- The Washington Times - Wednesday, August 4, 2004

In a pivotal moment of decline of the American cultural class, comedians and entertainers have appeared to take over the serious business of providing valuable political criticism in the presidential campaign.

This default is producing crowds at movie houses and record sales of hastily written books — but these products are mostly opportunistic propaganda lacking the necessary intellectual and moral weight worthy of an opposition. To borrow a phrase from the left’s political canon, the comedians and entertainers are getting richer while the public is getting poorer from the failure to provide an authentic critique of the incumbent president and his administration.

There is no evidence to support the notion that comedians and entertainers are politically accurate or wise. The past few years, on the contrary, provide overwhelming evidence of the opposite — that these celebrities often use their fame and talents to exploit a political campaign with little more than personal attacks, cliches and dubious facts.

I am not saying that comedians and entertainers are not citizens like everyone else, with the right to express their political opinions. But in our American society, celebrities enjoy many special privileges of fame and wealth. And when these privileges are misused, we are all the poorer for it.

I am singling out a self-styled “cultural” elite — so many of whom are conducting a class war against President Bush — but that does not mean that I think there should not be a serious, thoughtful — even witty — and always accurate critique of the party in power and its candidates.

The Bush administration’s conduct of the Afghan and Iraqi occupations is fair game for criticism. Its international diplomacy has been uneven, and knowledgeable critics should be describing any mistakes and proposing alternatives. Trade policies, Social Security trust-fund issues and pension fund issues, as well as medical care and education costs, need critical attention now.

We all know that the candidates themselves will not take the risk of discussing these matters except by carefully orchestrated TV soundbites and slogans concocted after “tests” by focus groups. Economic policy and foreign policy, however, cannot be conducted by emotions. I don’t fault the campaign strategists. Their job is to win. But that is why the journalists, academics and true experts — not celebrities — have a greater responsibility to help the public understand the issues with some degree of fairness and accuracy.

I already have criticized Mr. Bush for his unwillingness to communicate and persuade. Part of governing the nation and conducting its business is to explain, at least in broad terms, how and why you are governing. A president may pursue good policies, but in a representative democracy, the public has a right to know why they are good policies.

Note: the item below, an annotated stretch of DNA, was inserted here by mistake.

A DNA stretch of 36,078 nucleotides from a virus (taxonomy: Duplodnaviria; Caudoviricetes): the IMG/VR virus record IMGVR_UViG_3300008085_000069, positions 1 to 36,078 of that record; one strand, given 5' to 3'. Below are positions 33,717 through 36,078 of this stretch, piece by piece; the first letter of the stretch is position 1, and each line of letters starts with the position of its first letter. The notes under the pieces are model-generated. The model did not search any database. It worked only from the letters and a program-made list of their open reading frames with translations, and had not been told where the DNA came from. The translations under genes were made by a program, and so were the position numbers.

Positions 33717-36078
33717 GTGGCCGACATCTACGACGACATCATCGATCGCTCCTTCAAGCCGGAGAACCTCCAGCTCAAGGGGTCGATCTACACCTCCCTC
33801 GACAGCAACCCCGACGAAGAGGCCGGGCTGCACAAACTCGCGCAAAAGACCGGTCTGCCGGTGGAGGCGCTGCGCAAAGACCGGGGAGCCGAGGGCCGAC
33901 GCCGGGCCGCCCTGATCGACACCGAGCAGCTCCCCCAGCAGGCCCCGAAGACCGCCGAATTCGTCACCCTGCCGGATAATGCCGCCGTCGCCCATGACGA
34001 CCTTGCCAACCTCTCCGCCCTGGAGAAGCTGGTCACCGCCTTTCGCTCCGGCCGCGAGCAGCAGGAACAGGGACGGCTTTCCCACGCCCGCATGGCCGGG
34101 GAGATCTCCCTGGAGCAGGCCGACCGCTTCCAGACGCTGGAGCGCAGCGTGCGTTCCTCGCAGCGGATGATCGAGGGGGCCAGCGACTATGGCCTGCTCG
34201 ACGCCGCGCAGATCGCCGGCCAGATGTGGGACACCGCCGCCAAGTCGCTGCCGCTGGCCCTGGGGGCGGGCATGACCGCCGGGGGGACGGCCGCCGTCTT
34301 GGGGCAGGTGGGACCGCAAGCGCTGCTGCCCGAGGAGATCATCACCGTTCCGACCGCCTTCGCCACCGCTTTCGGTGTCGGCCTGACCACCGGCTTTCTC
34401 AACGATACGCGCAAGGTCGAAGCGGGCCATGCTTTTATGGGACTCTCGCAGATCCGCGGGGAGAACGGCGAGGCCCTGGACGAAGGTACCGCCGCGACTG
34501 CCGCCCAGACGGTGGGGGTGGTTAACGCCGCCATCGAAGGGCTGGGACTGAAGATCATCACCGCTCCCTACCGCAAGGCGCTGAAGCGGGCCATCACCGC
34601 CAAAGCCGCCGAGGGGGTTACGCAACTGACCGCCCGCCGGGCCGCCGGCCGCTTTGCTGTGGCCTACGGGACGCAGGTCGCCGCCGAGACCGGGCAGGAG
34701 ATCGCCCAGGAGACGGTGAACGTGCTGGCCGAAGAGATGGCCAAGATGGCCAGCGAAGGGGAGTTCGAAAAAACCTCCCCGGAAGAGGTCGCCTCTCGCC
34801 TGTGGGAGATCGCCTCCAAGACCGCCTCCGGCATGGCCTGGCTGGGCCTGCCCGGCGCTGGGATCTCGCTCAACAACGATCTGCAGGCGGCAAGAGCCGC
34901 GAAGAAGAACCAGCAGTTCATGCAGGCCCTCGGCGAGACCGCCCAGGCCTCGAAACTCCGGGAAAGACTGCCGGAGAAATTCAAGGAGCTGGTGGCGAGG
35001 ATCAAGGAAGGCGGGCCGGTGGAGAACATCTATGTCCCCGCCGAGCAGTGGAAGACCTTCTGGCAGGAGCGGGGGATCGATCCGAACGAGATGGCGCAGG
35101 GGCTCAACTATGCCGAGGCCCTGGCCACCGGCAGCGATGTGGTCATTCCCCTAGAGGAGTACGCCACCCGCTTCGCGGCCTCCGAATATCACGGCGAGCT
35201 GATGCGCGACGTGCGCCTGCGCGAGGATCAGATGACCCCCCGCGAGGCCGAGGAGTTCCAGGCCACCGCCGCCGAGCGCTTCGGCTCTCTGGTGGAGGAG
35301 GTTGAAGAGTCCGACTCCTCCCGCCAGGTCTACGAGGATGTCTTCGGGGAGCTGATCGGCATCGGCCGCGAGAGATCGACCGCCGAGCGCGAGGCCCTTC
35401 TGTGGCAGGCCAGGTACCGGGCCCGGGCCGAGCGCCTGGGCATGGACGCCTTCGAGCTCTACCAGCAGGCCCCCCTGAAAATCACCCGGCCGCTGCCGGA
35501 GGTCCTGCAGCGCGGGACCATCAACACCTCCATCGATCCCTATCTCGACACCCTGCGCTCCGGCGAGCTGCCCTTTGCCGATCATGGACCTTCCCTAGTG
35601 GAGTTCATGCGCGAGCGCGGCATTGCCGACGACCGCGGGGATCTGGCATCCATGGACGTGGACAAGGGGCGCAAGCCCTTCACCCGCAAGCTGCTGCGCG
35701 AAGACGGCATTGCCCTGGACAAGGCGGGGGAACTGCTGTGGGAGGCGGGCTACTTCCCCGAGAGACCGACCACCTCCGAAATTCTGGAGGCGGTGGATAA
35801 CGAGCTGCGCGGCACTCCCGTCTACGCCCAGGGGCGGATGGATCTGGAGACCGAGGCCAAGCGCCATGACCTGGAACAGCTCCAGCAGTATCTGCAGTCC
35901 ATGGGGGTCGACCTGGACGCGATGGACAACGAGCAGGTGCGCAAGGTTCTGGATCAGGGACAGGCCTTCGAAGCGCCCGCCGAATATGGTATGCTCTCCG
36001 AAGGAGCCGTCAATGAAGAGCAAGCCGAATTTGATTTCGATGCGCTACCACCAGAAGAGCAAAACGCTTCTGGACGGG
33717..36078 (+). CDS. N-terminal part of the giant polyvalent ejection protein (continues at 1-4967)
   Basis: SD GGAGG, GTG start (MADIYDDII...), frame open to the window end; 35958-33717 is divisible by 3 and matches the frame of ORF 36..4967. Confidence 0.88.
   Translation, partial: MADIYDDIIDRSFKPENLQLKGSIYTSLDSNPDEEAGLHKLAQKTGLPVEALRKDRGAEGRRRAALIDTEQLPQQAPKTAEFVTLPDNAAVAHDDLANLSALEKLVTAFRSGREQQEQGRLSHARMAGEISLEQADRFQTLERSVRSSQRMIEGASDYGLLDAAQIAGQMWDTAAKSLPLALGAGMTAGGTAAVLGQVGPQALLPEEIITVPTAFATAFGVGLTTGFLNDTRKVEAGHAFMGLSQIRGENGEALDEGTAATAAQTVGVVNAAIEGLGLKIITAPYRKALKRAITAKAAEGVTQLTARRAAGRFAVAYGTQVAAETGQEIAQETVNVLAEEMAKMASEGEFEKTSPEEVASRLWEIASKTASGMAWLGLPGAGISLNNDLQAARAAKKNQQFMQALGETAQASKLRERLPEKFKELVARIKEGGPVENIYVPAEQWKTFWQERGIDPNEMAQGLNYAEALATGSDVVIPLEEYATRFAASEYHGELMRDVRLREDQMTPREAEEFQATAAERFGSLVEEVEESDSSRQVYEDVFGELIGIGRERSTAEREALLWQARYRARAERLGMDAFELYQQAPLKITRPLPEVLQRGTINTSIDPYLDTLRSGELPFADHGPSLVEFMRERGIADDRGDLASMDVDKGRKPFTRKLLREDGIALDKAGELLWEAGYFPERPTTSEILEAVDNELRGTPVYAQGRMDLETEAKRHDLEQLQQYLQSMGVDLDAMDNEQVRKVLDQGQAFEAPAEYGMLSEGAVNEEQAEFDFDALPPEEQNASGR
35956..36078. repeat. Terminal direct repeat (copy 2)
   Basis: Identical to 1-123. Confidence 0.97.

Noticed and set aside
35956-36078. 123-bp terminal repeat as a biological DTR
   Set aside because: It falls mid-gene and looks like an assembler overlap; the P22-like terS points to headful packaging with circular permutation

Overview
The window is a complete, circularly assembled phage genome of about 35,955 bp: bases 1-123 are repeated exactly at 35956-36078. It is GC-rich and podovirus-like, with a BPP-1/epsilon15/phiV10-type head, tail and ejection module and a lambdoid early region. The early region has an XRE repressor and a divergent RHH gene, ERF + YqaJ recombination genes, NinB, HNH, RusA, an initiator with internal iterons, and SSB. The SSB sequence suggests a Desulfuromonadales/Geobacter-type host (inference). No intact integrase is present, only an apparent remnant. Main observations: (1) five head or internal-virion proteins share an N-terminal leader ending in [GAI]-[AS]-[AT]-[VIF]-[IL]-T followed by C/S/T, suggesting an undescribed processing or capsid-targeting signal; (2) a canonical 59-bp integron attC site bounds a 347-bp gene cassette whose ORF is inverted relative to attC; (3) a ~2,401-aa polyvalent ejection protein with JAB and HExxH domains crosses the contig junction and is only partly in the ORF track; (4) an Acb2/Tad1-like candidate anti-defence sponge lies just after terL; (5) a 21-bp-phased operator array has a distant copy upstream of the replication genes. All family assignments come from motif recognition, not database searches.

The opposition, however, abdicates its duty to explain why the president’s policies are not good, and to persuade the public that it has better policies, when it turns over its job to comedians and entertainers, as well as consultants and sloganeers.

In fact, the attacks on Mr. Bush and Vice President Dick Cheney have been a caricature of a caricature. We are asked to believe that a man who is a graduate of Yale, holds an MBA from Harvard and was twice elected as governor of one of our largest states is a dummy. We are asked to believe that he made up stories to get us into war — a war, it needs to be added, that most Americans understood was necessary, with or without weapons of mass destruction. We also are asked to believe that a man who performed so well in the days following September 11 is spending his time plotting ways to help a company he once headed — to the detriment of his country. Both of these men can be fairly criticized, and I do so, but these charges are ludicrous.

In fact, neither Mr. Bush nor Mr. Cheney belong to our cultural elite class, a politically correct — and prior to September 11, often American-hating — coterie of comedians and entertainers, artists and academics and life-long bureaucrats. For them, Mr. Bush’s “crime” was not only winning the contentious 2000 election but daring to be a person of religious faith who does not share their cultural tastes and political opinions. (The Republicans have no monopoly on these traits. Sen. Joe Lieberman, once the Democratic vice presidential nominee, and Rep. Dick Gephardt both exemplify these characteristics.)

The rhetorical attacks on Bush-Cheney have become a vicious cultural war whose vocabulary is slander, ridicule and distortion. The comedians and entertainers who have hijacked the political debate to publicize themselves are doing no service to their country. Of greater consequence, they will not accomplish their goals. The joke, in the end, may well be on them.

A lot of Americans, many of whom have not made their final choices in this campaign, are watching and listening. Fulfilling the promise of Jefferson, I think they will see through any huckster’s blather and find in 2004 what really counts.

Barry Casselman has reported on and analyzed national politics since 1972.

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